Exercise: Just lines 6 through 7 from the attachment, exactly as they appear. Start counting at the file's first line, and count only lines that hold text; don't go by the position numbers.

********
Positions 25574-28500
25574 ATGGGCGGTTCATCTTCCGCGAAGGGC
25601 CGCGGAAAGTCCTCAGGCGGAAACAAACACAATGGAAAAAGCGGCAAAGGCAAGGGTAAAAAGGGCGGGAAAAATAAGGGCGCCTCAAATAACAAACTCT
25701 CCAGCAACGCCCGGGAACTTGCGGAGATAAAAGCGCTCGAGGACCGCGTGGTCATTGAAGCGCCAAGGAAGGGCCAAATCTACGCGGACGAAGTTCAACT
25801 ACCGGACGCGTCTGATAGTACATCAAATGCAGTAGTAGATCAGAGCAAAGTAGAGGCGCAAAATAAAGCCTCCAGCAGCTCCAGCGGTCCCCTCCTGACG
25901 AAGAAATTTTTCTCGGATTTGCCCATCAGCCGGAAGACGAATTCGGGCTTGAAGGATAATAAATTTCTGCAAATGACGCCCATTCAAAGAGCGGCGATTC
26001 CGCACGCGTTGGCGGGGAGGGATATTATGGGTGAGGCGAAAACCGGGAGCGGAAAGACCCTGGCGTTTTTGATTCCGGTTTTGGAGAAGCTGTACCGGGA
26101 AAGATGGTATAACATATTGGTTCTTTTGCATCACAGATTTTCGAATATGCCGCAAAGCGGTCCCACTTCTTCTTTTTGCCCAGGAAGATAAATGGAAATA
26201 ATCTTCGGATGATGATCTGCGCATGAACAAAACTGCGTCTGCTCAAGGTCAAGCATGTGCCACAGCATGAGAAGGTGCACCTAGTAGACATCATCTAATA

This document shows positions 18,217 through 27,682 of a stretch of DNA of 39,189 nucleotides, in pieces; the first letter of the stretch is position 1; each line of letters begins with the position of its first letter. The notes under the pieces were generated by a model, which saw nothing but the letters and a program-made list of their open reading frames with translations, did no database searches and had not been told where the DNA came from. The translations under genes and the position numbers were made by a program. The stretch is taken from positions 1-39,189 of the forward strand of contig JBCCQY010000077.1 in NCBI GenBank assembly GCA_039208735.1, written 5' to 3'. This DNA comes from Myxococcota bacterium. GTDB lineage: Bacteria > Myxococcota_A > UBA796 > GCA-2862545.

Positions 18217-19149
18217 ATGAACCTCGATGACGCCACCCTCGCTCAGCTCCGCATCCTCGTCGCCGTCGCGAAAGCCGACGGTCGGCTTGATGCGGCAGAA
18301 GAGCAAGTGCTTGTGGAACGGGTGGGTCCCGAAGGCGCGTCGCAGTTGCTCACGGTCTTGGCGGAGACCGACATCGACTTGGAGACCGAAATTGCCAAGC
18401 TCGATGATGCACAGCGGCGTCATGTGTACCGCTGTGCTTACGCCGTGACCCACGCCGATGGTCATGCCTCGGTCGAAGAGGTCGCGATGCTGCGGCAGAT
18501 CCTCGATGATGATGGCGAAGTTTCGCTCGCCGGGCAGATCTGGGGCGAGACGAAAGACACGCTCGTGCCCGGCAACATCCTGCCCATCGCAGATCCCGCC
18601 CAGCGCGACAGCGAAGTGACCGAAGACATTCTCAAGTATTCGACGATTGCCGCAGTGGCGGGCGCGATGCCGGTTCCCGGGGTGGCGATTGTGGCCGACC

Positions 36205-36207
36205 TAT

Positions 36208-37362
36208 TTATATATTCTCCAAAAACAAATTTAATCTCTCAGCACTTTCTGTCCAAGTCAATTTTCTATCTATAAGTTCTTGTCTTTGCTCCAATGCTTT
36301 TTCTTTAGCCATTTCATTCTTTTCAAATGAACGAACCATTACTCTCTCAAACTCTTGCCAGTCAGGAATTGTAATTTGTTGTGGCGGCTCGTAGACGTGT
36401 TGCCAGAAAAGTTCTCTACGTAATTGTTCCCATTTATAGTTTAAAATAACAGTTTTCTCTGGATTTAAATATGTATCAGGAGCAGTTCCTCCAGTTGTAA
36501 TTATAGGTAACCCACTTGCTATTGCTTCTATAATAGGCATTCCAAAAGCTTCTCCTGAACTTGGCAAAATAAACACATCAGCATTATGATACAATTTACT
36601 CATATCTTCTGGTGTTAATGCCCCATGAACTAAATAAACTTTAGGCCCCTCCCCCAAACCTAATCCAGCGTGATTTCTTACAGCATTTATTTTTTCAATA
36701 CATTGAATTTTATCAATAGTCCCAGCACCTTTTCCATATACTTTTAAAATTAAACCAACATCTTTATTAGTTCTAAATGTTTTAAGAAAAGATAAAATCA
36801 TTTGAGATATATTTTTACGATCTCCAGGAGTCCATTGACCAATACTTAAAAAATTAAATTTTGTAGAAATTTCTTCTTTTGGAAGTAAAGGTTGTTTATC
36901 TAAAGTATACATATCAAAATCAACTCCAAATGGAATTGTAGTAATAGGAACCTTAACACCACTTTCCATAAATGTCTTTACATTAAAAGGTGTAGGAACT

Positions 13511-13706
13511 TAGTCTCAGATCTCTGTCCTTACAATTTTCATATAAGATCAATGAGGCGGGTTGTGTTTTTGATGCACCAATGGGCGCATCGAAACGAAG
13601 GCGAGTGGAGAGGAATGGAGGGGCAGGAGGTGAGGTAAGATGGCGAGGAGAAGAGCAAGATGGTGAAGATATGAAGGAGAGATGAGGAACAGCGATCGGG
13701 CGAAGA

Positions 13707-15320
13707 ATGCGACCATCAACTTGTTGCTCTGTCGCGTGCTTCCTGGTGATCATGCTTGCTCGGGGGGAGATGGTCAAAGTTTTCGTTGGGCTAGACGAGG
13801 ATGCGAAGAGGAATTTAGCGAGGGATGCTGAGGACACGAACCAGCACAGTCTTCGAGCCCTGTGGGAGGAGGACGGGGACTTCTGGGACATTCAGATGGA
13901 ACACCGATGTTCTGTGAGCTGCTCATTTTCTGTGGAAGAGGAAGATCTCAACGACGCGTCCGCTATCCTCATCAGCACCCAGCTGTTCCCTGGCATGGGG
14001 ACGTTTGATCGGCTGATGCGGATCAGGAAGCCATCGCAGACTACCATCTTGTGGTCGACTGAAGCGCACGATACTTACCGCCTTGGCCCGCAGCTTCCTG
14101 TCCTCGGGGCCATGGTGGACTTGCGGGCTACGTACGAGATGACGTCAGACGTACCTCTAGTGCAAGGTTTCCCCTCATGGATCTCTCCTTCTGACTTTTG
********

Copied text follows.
25901 AAGAAATTTTTCTCGGATTTGCCCATCAGCCGGAAGACGAATTCGGGCTTGAAGGATAATAAATTTCTGCAAATGACGCCCATTCAAAGAGCGGCGATTC
26001 CGCACGCGTTGGCGGGGAGGGATATTATGGGTGAGGCGAAAACCGGGAGCGGAAAGACCCTGGCGTTTTTGATTCCGGTTTTGGAGAAGCTGTACCGGGA